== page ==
REPUBLICAN STUDY COMMITTEE LAYS DOWN A RADICAL ‘MARKER’ ON SPENDING…. The new House GOP majority suffered some embarrassment a couple of weeks ago when party leaders backed off a promise to cut $100 billion from the budget in their first year.
This week, a leading right-wing contingent within the Republican caucus is pushing hard in the other direction.
A caucus of conservative Republicans unveiled a proposal on Thursday that would trim federal spending by $2.5 trillion over 10 years.
Republican Study Committee (RSC) Chairman Jim Jordan (R-Ohio) said Thursday that the RSC will be using the plan as a “marker” in the fight over the continuing resolution that will fund the government after March 4. […]
Jordan said he has not talked to his party’s leadership about moving the bill, but House Majority Leader Eric Cantor (R-Va.) said Thursday he supports the plan being brought up for a separate up-or-down vote during floor consideration of the continuing resolution for the rest of 2011.
The Republican Study Committee has quite a laundry list in mind. These folks actually map out cutting $2.5 trillion from the budget without touching Social Security, Medicare, or even a single penny of Pentagon spending.
To get there, these Republicans would go after plenty of familiar targets: the Corporation for Public Broadcasting, National Endowment for the Arts, Amtrak, and U.S. Agency for International Development. But given that the U.S. just doesn’t spend that much on any of this, the Republican Study Committee has to dig much deeper, going after transportation and infrastructure projects, energy research, aid to states, legal assistance for low-income families, family planning funds, and assistance to American businesses seeking to export their products overseas.
(Even this doesn’t come close to $2.5 trillion over 10 years. The RSC makes up the difference by playing some budget games. Brian Beutler explained, “Like most major spending cut proposals, this one’s not entirely rigorous. It relies principally on an aspirational spending cap — specifically, limiting non-defense appropriations totals to their 2006 levels without adjusting for inflation. In other words, it punts the question of what to cut to future Congresses, which could just as easily bust the cap.”)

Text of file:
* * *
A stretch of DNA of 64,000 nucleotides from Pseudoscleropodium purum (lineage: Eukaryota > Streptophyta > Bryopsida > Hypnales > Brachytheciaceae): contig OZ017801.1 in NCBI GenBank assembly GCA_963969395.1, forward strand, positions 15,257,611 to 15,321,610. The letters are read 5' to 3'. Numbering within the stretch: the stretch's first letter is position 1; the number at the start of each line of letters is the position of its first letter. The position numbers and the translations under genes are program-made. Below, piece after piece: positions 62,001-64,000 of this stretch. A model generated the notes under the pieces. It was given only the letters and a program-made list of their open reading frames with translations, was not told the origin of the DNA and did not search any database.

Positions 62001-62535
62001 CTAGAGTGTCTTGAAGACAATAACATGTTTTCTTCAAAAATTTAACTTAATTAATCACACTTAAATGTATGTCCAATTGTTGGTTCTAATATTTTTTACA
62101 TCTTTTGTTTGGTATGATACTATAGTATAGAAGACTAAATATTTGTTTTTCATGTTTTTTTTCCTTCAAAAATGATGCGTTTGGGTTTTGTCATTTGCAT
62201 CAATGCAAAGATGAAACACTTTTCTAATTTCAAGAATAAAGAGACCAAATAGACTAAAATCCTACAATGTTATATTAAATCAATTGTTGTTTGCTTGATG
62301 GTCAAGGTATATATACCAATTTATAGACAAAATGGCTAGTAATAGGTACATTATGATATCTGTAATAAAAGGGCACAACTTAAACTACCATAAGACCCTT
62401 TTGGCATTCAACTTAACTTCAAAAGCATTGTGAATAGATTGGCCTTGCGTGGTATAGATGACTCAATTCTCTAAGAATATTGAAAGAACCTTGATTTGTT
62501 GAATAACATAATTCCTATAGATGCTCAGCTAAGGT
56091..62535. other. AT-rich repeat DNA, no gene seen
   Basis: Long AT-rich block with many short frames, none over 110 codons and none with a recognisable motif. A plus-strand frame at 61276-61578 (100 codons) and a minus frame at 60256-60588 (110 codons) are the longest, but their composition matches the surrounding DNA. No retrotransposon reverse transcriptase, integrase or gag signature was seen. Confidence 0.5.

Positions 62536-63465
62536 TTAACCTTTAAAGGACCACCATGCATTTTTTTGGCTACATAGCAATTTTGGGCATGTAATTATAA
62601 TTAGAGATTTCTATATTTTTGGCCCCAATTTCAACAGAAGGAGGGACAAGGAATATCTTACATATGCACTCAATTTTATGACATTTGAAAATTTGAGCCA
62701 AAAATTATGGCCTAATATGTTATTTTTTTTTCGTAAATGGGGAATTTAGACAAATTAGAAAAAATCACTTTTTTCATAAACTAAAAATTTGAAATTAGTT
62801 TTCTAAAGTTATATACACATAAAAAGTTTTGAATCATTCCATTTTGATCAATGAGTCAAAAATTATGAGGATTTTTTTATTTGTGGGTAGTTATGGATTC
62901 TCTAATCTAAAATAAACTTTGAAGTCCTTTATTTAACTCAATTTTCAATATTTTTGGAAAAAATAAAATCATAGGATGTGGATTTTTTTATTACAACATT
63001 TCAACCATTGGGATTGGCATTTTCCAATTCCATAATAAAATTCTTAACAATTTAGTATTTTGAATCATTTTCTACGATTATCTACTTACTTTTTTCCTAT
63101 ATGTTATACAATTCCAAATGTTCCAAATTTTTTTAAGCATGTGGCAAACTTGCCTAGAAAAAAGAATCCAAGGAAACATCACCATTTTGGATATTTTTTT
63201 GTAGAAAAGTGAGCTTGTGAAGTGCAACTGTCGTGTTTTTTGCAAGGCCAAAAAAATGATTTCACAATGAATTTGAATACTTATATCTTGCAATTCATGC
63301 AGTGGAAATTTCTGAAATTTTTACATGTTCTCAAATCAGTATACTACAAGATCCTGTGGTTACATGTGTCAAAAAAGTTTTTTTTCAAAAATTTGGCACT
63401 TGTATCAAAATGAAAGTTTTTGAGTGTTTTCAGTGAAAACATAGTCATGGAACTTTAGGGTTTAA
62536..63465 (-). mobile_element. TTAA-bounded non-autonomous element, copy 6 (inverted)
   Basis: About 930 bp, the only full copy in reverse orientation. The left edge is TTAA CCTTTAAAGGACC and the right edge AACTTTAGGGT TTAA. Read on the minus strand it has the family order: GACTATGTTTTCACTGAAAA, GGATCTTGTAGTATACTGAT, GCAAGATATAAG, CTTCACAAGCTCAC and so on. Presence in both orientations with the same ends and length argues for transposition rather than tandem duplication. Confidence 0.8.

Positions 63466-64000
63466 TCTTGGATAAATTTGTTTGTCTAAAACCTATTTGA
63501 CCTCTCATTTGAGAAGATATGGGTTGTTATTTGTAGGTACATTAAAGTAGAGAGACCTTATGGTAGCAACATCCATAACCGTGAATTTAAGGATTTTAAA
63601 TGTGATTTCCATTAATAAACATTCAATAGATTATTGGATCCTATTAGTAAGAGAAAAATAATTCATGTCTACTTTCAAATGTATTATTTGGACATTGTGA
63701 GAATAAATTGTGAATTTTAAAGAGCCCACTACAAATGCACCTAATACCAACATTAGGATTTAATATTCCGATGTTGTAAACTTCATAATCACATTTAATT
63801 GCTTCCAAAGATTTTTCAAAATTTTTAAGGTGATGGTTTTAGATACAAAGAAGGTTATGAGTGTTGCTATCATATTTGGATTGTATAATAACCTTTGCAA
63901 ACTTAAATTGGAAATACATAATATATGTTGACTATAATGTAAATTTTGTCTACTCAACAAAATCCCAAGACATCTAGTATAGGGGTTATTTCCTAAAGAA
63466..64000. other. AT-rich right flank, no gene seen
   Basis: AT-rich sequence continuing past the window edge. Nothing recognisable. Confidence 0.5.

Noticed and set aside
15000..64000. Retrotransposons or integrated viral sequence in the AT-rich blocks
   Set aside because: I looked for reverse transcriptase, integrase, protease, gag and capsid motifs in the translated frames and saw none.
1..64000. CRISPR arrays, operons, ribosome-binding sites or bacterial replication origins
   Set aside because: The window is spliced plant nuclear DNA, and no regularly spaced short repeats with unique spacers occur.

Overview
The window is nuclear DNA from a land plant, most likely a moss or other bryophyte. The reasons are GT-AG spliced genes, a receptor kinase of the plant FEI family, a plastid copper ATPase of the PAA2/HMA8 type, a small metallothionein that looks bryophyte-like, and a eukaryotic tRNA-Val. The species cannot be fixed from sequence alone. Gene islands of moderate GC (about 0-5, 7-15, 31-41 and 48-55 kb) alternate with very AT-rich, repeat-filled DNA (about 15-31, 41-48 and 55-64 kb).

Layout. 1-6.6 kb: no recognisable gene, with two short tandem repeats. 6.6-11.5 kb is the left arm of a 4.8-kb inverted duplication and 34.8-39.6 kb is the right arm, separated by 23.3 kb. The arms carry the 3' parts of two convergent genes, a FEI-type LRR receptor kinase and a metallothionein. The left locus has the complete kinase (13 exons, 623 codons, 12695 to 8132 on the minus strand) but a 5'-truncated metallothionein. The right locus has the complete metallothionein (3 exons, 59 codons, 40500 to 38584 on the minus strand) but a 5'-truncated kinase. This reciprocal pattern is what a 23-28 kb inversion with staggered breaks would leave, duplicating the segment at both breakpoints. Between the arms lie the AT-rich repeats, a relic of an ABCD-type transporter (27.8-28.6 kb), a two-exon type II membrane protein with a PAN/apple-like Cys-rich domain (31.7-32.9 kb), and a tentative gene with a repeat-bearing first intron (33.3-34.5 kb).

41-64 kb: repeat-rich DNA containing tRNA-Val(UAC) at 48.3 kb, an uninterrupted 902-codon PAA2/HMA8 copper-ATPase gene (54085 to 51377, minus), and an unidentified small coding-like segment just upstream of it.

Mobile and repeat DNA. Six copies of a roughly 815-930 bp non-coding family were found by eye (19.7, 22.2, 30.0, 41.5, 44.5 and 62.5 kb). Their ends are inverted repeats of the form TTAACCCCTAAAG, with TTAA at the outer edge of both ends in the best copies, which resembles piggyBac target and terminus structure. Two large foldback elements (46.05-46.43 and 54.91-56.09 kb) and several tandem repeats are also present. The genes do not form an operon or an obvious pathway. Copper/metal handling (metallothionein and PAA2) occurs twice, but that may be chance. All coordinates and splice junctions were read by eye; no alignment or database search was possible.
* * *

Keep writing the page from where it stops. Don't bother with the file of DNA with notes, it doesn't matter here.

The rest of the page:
All of these cuts are necessary, the Republican Study Committee believes, because large deficits call for broad sacrifices. This is, of course, the same Republican Study Committee that demanded massive tax breaks for millionaires and billionaires, without paying for them, all of which was financed by larger deficits.
The likelihood of these cuts actually passing is non-existent, but it is a helpful snapshot of Republican priorities. But also note perhaps the most important detail about a plan such as this one: it would be devastating for American jobs. Indeed, if lawmakers were to get together to plot how Congress could deliberately increase unemployment, their plan would look an awful lot like this one. The RSC proposal would deliberately fire thousands of civilian workers, force states to make sweeping job cuts, and lay off thousands more who work in transportation and infrastructure.
Instead of working on creating jobs, we’re left with a new House majority that either (a) wants to ignore the problem; or (b) wants to deliberately make it worse. For all the Republican excitement about the midterm results, I suspect the GOP just wasn’t listening very closely to what Americans said they’re concerned about most.